I am just beginning my first sabbatical since launching our MSc in Science and Religion, and am enjoying getting into some research that I’ve had on hold for a long time. Those of you who have skimmed over this blog in the past will have realised that one of my abiding interests is in the fraught relationship between natural scientists and biblical scholars over how the Bible should be interpreted. A couple of years ago it occurred to me that the debate between them is exactly parallel to the old argument between ‘catastrophists and uniformitarians’ in nineteenth century geology. This argument is little-known today beyond geology, but it was truly foundational, in that much of what we know as modern science today stems from what was being argued about back then, not least Darwin’s theory of evolution. Continue reading

Conflict in Science and Religion

Usually, including the word ‘conflict’ in a headline draws attention. Not so much in the case of science and religion though, because the default relationship between them seems to be one of conflict, at least if the popular media is anything to go by. In other words, it’s hardly news if you announce that there is ‘conflict in science and religion’. This was the rather unsurprising result announced by the latest Pew Research Center survey of US opinions on science and religion. There was one novel discovery here though, and something which many of us in the academic study of science and religion had long suspected but had never seen substantiated (to my knowledge): those most inclined to uphold the idea of conflict are those with no strong religious commitments. Individuals who do have strong faith commitments, on the other hand, are most likely to claim that there is no conflict between their religious beliefs and science.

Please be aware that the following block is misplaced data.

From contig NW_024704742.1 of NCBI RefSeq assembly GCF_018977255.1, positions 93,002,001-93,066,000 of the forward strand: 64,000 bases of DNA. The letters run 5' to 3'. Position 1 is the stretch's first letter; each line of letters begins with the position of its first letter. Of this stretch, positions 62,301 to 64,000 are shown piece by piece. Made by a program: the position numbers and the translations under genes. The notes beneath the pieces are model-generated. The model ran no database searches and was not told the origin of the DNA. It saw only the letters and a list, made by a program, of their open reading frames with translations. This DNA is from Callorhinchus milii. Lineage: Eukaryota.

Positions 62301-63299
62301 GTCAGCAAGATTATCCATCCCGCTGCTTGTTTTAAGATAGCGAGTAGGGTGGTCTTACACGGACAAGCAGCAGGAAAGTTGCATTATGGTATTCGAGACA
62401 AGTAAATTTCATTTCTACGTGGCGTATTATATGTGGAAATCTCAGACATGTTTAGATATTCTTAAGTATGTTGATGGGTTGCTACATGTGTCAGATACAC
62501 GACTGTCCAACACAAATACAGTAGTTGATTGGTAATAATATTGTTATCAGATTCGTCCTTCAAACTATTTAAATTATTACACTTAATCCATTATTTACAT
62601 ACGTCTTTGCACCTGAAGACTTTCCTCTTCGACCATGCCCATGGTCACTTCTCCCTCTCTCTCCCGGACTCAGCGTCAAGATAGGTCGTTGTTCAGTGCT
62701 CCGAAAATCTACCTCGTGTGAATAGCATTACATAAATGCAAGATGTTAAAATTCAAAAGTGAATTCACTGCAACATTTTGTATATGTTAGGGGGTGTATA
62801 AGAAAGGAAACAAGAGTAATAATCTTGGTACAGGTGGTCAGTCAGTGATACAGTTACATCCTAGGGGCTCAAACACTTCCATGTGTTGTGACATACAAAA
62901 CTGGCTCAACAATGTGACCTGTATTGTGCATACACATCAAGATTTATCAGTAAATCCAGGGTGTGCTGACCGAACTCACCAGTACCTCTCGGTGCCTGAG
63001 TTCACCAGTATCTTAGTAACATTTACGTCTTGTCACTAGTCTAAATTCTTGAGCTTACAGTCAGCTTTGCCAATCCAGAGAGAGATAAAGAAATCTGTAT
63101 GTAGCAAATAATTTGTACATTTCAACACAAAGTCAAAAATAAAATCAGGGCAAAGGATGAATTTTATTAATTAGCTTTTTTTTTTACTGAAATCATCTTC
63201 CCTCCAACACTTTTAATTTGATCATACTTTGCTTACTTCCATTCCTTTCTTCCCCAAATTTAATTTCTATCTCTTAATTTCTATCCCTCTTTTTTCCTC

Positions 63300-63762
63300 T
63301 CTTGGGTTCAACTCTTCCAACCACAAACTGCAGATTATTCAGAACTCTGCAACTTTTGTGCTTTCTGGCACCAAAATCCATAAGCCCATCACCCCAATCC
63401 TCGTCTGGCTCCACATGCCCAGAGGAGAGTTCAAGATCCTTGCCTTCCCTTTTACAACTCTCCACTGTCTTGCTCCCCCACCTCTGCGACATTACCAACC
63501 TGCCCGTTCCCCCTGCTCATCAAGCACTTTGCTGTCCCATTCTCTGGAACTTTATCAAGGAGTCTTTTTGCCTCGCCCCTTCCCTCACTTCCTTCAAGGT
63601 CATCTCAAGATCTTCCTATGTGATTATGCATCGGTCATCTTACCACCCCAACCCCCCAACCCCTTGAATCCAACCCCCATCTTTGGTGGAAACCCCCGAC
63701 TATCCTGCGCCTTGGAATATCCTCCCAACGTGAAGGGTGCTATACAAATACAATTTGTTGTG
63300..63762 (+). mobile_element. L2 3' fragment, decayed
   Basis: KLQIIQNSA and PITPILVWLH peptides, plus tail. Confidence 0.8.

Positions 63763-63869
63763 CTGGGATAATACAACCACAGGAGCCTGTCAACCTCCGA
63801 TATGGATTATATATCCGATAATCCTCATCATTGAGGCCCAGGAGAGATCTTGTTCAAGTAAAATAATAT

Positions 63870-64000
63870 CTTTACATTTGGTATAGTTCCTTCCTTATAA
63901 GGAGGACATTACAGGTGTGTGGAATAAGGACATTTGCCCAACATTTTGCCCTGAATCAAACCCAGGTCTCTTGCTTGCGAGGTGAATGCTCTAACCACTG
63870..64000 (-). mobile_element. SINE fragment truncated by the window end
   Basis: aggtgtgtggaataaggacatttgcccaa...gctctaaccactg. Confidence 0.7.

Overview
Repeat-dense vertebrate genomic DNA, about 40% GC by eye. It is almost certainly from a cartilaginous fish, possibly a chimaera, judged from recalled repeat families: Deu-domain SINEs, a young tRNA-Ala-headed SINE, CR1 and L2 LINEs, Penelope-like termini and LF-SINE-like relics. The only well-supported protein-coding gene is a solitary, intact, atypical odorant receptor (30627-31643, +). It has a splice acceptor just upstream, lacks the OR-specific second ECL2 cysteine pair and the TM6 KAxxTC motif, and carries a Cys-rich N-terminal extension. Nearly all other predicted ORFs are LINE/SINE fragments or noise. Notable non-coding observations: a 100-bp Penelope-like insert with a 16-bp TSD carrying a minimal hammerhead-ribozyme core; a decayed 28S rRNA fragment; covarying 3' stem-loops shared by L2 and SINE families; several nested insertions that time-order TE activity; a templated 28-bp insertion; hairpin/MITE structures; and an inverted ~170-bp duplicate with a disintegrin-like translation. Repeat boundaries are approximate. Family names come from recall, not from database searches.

Working in science full-time, and before I came to the science and religion field myself, I used to be one of those people who maintained that there’s no conflict between science and religion. I slowly became dissatisfied with that response though, and exposure to the deep level debates in the science and religion field showed me why. Quite clearly, there is conflict between science and religion – quite substantial conflict over some issues (as in previous pages on this blog) – although it’s not of the generic kind of conflict that so many people assume is the case. I think of this generic level of assumed conflict as ‘surface conflict’. Instead, there is ‘deep conflict’ (just as there is also deep agreement) in some areas. There’s no easy way to characterise this deep-level conflict: it changes in intensity and quality depending on which sciences and which religious beliefs we’re talking about. But quite simply, we can’t speak too glibly of the conflict, either to claim that it’s all conflict between science and religion, or that it’s all harmonious. Both responses deliberately avoid engaging with the challenges.

And I suspect that reluctance to engage is at the root of the widespread misunderstanding of the science and religion dialogue: whether we claim it’s all conflict or all harmonious we’re saying it because we don’t want to engage.

The University of Edinburgh’s MSc in Science and Religion is one of the world’s few programmes of advanced study in the area, training students to engage to the utmost with the debate. We’ve just come to the end of the first semester for the current academic year. As with previous years, students express surprise that the issues run so deep, and are all too often painfully intractable either by science or religion. As the students also invariably discover though, along with deep conflict, there are areas of deep agreement between science and religion, not to mention the deep satisfaction that can be gained from wrestling with some of the most difficult questions known to humankind.